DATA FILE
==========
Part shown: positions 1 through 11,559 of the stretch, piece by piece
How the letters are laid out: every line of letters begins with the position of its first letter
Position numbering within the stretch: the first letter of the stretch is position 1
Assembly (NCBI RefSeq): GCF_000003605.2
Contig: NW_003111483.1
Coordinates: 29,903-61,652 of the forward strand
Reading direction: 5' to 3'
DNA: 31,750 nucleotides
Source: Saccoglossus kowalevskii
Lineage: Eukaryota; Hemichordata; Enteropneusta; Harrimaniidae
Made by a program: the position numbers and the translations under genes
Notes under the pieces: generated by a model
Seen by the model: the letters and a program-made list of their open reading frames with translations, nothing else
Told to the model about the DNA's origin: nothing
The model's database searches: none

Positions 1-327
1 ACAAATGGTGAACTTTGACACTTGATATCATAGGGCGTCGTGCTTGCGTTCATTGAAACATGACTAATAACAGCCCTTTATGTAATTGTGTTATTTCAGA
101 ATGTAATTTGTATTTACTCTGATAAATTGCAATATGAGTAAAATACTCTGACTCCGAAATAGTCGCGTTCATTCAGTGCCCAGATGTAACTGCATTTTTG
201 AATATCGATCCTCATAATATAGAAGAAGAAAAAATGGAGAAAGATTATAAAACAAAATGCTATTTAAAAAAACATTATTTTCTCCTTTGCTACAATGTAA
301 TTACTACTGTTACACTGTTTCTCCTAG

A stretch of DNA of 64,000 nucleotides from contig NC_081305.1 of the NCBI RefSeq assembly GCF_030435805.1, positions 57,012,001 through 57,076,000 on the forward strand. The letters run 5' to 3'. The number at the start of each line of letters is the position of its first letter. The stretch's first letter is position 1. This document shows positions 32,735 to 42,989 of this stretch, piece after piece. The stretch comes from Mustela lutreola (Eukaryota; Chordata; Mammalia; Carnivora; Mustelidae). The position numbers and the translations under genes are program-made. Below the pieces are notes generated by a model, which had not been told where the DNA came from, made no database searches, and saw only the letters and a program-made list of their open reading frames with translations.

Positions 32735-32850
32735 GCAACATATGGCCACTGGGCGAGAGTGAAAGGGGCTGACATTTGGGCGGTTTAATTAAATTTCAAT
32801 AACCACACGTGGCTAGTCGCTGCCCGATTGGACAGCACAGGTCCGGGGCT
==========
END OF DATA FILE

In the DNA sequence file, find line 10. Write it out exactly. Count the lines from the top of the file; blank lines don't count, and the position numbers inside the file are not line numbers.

Lineage: Eukaryota; Hemichordata; Enteropneusta; Harrimaniidae